SANA’A, Jul. 17 — Abyan’s IDPs in Aden are more likely to get viruses diseases NS tuberculosis due to bad nutrition that is spreading among the residents themselves.
Cholera cases were already foundin the IDPs schools according to Ahlam Sofan, program associate at the United Nations Population Fund.
“We are scared of standing water as the IDPs use it for washing their clothes. Using this water increases the chances that diseases will spread,” said Sofan.
There is also lack of medication for the IDPs. Diabetes patients and people with high blood pressure are suffering the most by not having regular access to health care.
One of the IDPs who lives with his 12 sons and their families in a classroom of one of Aden’s schools told the Yemen Times that he doesn’t have the medicine after spending 45 days in the school.
“I am from Zinjibar, I ran away from death but it seems like we still facing the same threat of death here” said Abu Ahmed.
The Deputy Minister of Information, Abdo Al-Janadi, said that Minister Ahmed Al-Kuhlani was assigned to follow the IDPs situation in Aden and Lahj two weeks ago and that the state is trying its best to solve the crisis.
“Death is better than the life they [the IDPs] live now” said Al-Janadi in a press conference
According to Sofan who visited the IDPs in Lahj and Aden, the IDPs in Lahj are more organized and will benefit from any aids more than those in Aden as they are given serial numbers by the governorate office so it’s easier to know where they are and reach them.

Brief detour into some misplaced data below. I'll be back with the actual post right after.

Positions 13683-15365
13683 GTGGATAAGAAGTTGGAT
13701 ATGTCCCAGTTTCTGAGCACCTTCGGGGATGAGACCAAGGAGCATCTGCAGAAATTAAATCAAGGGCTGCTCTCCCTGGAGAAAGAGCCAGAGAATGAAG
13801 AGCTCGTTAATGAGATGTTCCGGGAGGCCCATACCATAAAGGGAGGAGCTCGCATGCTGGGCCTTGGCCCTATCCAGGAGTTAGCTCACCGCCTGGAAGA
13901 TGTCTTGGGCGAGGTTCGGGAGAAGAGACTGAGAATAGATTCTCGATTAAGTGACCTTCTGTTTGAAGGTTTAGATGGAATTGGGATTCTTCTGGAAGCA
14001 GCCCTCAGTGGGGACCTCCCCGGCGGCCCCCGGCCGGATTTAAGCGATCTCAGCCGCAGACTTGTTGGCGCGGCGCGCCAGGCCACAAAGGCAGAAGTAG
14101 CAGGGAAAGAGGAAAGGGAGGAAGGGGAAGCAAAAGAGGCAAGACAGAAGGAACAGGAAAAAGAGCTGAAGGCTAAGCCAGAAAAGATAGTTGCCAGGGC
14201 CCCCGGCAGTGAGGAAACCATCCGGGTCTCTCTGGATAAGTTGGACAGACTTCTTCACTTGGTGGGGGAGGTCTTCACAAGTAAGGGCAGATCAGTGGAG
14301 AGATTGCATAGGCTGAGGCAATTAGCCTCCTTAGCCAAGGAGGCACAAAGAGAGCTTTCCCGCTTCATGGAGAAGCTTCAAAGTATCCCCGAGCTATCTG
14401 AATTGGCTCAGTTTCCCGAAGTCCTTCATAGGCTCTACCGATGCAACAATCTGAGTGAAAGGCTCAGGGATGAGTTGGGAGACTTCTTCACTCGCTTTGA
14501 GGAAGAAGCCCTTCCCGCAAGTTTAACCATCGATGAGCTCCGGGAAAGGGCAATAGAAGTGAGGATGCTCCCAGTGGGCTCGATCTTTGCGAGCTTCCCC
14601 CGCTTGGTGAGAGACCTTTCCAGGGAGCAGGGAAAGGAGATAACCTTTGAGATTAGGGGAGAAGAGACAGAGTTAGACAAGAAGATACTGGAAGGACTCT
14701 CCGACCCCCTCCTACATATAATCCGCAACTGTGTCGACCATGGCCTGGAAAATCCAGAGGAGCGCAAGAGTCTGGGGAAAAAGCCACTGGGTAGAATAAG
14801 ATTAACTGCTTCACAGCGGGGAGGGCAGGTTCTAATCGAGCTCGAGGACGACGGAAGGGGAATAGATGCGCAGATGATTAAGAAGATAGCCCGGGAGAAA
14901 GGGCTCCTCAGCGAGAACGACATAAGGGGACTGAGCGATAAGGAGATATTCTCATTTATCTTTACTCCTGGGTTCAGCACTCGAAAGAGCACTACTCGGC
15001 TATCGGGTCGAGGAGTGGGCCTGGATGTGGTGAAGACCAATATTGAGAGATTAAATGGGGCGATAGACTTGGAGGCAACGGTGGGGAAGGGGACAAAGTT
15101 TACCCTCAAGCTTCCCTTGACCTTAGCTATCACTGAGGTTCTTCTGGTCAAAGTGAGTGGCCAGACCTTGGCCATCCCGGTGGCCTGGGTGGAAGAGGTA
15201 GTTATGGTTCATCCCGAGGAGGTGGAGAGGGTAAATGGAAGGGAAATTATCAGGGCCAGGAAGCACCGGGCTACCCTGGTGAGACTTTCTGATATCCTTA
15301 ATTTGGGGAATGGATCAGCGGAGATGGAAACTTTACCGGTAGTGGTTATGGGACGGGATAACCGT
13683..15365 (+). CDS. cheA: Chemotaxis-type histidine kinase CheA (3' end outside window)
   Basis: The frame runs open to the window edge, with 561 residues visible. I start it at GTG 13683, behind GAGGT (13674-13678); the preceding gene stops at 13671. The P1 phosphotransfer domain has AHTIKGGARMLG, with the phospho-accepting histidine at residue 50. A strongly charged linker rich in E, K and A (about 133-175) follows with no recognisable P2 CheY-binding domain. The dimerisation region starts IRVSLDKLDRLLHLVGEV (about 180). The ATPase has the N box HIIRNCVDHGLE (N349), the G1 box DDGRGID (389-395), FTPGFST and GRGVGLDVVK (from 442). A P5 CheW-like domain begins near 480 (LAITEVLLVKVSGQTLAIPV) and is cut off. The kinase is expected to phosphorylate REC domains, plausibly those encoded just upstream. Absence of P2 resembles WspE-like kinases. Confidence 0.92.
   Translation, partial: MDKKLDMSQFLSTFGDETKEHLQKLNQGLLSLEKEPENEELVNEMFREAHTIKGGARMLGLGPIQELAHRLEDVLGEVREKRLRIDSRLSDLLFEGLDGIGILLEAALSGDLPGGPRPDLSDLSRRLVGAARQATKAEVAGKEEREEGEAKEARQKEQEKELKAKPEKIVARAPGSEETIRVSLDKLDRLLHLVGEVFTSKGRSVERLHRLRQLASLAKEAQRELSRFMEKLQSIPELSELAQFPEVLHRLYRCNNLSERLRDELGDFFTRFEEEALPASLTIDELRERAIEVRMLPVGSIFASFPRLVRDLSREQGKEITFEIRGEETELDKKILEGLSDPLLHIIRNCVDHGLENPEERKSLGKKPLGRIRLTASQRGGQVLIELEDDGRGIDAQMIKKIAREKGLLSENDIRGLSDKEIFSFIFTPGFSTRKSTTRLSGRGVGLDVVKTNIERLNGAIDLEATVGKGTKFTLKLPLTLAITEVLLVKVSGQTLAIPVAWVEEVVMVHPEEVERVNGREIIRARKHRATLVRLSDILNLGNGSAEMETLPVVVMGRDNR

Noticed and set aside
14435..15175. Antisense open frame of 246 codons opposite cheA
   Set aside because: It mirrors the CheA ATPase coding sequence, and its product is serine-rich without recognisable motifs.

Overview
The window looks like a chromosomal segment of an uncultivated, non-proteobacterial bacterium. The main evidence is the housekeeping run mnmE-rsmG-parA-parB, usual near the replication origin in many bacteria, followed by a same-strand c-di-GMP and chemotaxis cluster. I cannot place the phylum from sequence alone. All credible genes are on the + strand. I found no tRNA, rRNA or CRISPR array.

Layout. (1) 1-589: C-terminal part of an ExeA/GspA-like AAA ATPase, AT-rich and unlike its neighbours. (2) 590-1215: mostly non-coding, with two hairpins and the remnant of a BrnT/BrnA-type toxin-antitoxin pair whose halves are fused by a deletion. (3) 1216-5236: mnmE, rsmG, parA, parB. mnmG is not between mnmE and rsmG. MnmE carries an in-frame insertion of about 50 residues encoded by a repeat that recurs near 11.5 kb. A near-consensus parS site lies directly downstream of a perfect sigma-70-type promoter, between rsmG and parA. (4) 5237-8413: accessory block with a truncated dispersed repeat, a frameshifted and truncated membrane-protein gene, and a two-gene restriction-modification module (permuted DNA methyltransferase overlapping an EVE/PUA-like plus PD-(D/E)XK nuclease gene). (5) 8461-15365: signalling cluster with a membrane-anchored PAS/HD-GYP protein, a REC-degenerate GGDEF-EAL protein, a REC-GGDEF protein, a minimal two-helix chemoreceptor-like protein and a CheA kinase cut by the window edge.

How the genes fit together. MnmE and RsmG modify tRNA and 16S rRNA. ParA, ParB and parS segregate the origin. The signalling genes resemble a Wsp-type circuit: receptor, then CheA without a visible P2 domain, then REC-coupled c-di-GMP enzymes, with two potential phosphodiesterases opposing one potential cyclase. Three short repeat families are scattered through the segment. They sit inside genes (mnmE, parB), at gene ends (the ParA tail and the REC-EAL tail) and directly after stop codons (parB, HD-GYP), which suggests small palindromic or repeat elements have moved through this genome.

In Lahj 90% of the IDPs are located in host communities, 5 % are located in schools and 5% rent their own accommodations. They are all registered with the health office of the governorate.
Last week the UNFPA distributed dignity kits to female IDPs. The kits include basic needs for women such as Abayas and undergarments. As the IDPs escaped from Abyan during the shelling and fighting between the state and the armed groups alleged to be Al-Qaeda among them – left with only the clothes on their backs.
“The dignity kits helps women to look decent enough to go out and ask for help from the health office,” said Marc Vandenberg he the UNFPA representative in Yemen.
The IDPs were happy to receive the dignity kits. “We ran without taking any clothes thinking that the war would be over soon and we would return but this wasn’t the case, we have been here for 45 days without any cloths we needed this bag badly,” said Uom Bushra an IDP who received the dignity kit.
However some thought distributing food or mattresses would be better. “We are not in a position to choose what aid to take. I am happy to have this kit but as long as I need food I would say the kit is unnecessary now,” said another IDP who received the bag.
Although the health office said that the governor gave YR 30 million to aid the IDPs, one of the shelter school supervisors said that so far the aid is coming from international NGOs and local businessmen and nothing from the state.
“We have nothing left to sell but our children, we need money to treat our children,” said one of the IDPs.